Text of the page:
Fortunately, I don’t think we need extrinsic evidence to decide what you meant by “parole.”

  6. Patrick S. O'Donnell says:

    Thanks Jeff. Although I don’t have an article on the topic (and glad to learn of yours), I second your comment re: Wittgenstein and, I too, would have cited Patterson. There’s also a nice discussion of Wittgenstein on meaning (among other things and outside of legal theory) in Michael P. Lynch’s Truth in Context: An Essay on Pluralism and Objectivity, 1998. The idea of the ‘open texture’ or ‘fluidity’ of concepts has proven bewitching to many. Incidentally, even the ‘shared bedrock beliefs and mutual understandings,’ or what Wittgenstein himself called a ‘river-bed’ of ‘hardened propositions’ (or ‘grammatical propositions’) is subject to some drift: ‘The river-bed of thoughts may shift. But I distinguish between the movement of the waters on the river bed and the shift of the bed itself; although there is not a sharp division between one or the other’ (On Certainty, 1969). Lynch elaborates: ‘In the course of our conceputal lives, we must, at any particular time, make a distinction between those parts of our conceptual scheme that are relatively unchanging and firm and act to guide the beliefs we form on a day-to-day basis and those beliefs themselves. But we need not think that the difference between these parts–between propositions that we take to be true in virtue of their concepts alone and propositions that are true or false in the light of experience–as being a sharp and absolute difference. Just as the sides of a river determine its course, so the rushing waters of the river slowly alter the course of the river over time. Just as our beliefs change and alter, so do our concepts, and just as our concepts alter, so do our beliefs.’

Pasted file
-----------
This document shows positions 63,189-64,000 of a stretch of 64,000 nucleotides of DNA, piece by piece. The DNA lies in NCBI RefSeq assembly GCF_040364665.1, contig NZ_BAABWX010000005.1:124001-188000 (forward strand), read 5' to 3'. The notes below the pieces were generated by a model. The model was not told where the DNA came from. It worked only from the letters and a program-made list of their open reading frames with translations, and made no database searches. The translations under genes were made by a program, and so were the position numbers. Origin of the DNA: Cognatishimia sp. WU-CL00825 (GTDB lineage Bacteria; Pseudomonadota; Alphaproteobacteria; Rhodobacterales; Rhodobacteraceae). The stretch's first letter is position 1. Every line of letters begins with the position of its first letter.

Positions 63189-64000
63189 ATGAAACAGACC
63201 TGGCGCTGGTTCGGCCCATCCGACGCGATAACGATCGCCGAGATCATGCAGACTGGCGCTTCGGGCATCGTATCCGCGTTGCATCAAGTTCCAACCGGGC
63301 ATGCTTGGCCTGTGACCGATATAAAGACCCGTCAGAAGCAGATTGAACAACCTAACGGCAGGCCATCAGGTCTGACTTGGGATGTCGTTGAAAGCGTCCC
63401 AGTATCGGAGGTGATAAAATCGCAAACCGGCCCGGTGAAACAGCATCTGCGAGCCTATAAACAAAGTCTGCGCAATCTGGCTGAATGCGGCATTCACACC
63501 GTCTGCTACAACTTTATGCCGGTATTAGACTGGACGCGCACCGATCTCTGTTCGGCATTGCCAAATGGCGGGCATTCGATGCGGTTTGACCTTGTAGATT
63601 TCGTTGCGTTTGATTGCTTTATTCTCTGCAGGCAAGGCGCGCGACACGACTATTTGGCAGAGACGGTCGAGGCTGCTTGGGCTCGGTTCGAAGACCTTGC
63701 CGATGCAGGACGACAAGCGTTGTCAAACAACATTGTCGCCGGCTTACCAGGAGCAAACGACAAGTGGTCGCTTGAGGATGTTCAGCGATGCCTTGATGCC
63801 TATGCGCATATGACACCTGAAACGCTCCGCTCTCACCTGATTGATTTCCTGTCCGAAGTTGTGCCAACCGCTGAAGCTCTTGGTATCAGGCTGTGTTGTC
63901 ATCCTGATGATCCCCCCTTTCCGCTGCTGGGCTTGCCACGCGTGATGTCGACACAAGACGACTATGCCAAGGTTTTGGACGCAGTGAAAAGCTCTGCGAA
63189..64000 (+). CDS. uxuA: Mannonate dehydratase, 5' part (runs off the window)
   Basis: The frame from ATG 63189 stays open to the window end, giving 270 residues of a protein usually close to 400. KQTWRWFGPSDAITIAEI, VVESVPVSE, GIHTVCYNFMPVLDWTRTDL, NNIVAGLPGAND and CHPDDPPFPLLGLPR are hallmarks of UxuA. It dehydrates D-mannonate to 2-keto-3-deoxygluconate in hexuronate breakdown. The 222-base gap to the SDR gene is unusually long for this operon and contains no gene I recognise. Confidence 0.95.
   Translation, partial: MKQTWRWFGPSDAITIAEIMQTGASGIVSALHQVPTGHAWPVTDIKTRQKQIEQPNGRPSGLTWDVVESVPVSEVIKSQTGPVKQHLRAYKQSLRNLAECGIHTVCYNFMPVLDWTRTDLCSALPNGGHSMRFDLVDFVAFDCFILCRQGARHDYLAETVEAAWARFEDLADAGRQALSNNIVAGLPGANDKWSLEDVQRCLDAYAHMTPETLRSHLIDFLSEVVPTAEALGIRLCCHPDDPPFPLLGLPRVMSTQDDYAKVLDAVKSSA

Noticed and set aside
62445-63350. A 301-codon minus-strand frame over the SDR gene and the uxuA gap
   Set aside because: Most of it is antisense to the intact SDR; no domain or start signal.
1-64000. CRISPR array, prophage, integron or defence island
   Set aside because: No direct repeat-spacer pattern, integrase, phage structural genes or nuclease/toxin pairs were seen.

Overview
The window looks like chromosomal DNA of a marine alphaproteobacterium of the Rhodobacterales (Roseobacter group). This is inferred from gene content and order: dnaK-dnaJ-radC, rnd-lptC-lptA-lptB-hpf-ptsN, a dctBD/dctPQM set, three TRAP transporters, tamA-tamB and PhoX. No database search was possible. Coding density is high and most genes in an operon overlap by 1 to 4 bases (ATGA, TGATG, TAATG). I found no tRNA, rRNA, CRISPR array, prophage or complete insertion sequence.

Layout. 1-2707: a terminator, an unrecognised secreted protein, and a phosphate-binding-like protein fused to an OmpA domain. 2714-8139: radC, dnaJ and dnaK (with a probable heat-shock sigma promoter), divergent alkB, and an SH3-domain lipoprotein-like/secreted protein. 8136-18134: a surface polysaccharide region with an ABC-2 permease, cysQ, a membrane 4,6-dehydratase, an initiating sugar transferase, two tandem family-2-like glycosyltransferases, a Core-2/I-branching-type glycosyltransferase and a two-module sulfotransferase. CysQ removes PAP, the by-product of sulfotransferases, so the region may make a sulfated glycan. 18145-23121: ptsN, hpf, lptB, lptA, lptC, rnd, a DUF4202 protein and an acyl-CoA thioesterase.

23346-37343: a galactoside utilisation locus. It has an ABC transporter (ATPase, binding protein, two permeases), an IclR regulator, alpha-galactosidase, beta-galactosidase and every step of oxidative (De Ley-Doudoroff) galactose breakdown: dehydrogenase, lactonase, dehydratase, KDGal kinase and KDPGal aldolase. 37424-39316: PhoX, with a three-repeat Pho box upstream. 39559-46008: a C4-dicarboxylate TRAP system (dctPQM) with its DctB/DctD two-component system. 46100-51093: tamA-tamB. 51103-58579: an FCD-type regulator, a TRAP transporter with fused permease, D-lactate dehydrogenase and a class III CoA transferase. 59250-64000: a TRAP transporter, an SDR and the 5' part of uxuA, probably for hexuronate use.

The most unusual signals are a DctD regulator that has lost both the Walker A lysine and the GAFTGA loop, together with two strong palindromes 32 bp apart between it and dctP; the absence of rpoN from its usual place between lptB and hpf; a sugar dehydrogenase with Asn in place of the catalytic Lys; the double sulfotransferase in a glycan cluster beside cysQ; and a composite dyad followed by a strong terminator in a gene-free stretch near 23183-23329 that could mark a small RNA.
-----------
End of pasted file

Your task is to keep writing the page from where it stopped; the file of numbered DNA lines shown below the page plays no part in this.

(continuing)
7. Jeff Lipshaw says:

    And indeed, Patrick, that last pit of the Lynch quote touches on the paradox of sharp lines and gray areas. One of my favorite pieces of the Jewish liturgy is the prayer said at the end of the Havdalah (literally “separation”) service that ends the Sabbath – it acknowledges the transcendence and it seems to me, fragility, of very concept of separation, between the sacred and the ordinary, between light and dark, between the workaday week and the day of rest.

  8. Patrick S. O'Donnell says:

    That was exquisite: something I can speak to in my ‘comparative world religions’ course when discussing Judaism!